• the first 2 are fast, reactive, associative, and based on habits;
  • the second 3 are slow, conscious, analytical, and take into account the rules.

In everyday life, we make many decisions by resorting to the first, reactive system. This saves time, but it also ends up being biased, biased, and making mistakes. Based on the first system of thinking, we misjudge dangers and risks (overestimate the likelihood of such rare but high-profile events as terrorist attacks, and underestimate such mundane things as problems with the cardiovascular system). We are overly optimistic (ask any driver how much better they are than the average… and you will realize that every first one is a super racer). We dislike losing to the extent that it prevents us from realistically assessing the situation and acting.We are also lazy and prefer to maintain the status quo (for example, we can pay monthly to Netflix even though we don’t remember the last time we watched House of Cards).

Another feature of a real person: it is difficult to resist temptation. This applies to everything from dieting to saving money for a rainy day. After all, system 2 plans to follow the diet, and system 1 cannot pass by every first dessert. Therefore, we sometimes come up with cunning tricks. One of them is “mental accounting” (as the phenomenon was called by economists who study behavioral economics). As part of mental accounting, we layout money in conditional envelopes – for transport, for mortgages, for food, for movies – and consider them non-fungible. If in the first week all the money was spent on the cinema, then in the remaining three we will not go to the cinema with the money that is for the mortgage.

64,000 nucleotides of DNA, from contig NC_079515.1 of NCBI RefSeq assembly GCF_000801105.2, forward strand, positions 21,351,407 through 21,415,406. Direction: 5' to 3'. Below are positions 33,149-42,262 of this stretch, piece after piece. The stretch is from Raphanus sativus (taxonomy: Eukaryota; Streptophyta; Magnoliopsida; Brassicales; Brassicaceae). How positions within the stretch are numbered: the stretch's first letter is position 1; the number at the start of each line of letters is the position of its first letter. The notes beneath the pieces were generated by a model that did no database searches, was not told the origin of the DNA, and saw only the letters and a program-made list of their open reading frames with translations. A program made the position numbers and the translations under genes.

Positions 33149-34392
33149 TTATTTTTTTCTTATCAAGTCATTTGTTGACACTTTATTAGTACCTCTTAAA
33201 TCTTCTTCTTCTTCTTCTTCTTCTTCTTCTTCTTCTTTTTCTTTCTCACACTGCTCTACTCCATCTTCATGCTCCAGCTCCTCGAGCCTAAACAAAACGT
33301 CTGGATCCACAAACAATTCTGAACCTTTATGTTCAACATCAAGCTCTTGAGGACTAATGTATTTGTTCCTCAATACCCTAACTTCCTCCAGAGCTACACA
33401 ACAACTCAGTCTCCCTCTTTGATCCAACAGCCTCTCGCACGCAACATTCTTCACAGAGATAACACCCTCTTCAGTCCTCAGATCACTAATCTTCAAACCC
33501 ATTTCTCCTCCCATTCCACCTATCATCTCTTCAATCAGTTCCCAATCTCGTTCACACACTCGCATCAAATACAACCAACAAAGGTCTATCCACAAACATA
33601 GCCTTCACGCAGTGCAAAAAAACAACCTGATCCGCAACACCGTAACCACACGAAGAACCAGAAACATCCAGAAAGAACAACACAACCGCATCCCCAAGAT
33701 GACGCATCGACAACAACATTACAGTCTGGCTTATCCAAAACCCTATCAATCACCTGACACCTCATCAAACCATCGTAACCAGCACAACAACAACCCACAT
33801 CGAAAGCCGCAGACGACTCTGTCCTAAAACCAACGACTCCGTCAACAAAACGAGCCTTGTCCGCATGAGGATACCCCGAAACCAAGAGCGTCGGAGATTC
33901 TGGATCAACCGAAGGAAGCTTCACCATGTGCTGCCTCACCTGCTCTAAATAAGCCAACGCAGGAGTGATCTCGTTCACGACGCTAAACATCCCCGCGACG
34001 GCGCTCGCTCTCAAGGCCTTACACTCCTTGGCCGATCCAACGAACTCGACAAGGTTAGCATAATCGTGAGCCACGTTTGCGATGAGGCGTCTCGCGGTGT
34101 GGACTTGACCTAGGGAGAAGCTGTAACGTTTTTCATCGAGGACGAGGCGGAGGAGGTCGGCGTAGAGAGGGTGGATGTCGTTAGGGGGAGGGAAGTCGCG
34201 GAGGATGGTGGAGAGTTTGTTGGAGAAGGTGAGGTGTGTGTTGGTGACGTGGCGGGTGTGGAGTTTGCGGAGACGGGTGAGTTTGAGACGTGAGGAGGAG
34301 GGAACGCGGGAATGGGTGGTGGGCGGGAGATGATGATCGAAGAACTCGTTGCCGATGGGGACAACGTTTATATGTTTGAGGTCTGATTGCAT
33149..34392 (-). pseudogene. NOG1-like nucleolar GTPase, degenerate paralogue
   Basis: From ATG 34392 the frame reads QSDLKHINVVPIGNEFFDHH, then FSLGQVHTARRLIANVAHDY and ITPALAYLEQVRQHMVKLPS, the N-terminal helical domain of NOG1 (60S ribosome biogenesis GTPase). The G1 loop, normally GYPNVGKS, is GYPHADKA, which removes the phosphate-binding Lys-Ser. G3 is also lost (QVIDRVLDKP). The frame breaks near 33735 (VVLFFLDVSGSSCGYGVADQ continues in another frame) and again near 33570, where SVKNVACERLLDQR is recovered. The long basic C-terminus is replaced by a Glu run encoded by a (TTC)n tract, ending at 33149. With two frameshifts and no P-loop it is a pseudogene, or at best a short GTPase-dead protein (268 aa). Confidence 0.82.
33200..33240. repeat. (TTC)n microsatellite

Human beings are very social creatures: smiles are contagious, we care what our neighbor thinks, we easily agree to do what most people do, etc. If we have told someone about our intention to do something, the probability that we let’s do it rises. And it is this feature that the authors propose to use when developing the architecture of choice and influence the social behavior of the population.

In what situations are a well-thought-out architecture of choice and easy pushing a person to the optimal solution necessary? When it comes to decisions:

  • which we rarely take (several times in a lifetime), but they have serious consequences;
  • when the feedback from the decision is not instantaneous;
  • when it is difficult to understand the issue and understand what is in our interests.

This group includes the purchase of real estate and saving money for old age, and the consumption of alcohol, cigarettes, etc.

There are several factors to keep in mind when designing a choice architecture.

  • Behavioral motives. This includes answering the questions: Who is using the product/service? who chooses? who pays? who gets the profit?

When a doctor prescribes a medicine, the insurance company pays for his services, and the patient takes the medicine, there is a conflict of interest and the optimal choice is not always possible.

  • The need for a mapping scheme (or any other visual infographic method of presenting information). To ensure the best choice, you need a clear map of what to choose from and how the different options are related to each other.

It is difficult to compare similar financial services of banks, but if you attach a simple and understandable table to them, the probability of error is reduced.

  • Default option. Most users do not make any choice but use the default option. Therefore, it should correspond to the interests of users as much as possible.
  • The need for feedback.
  • Waiting for user error. Choice architecture should be lenient with user error and designed with it in mind.
  • The need for a complex choice structure to make it easier to understand and make the right decision. A difficult choice should be structured to make it easier to make the right decision.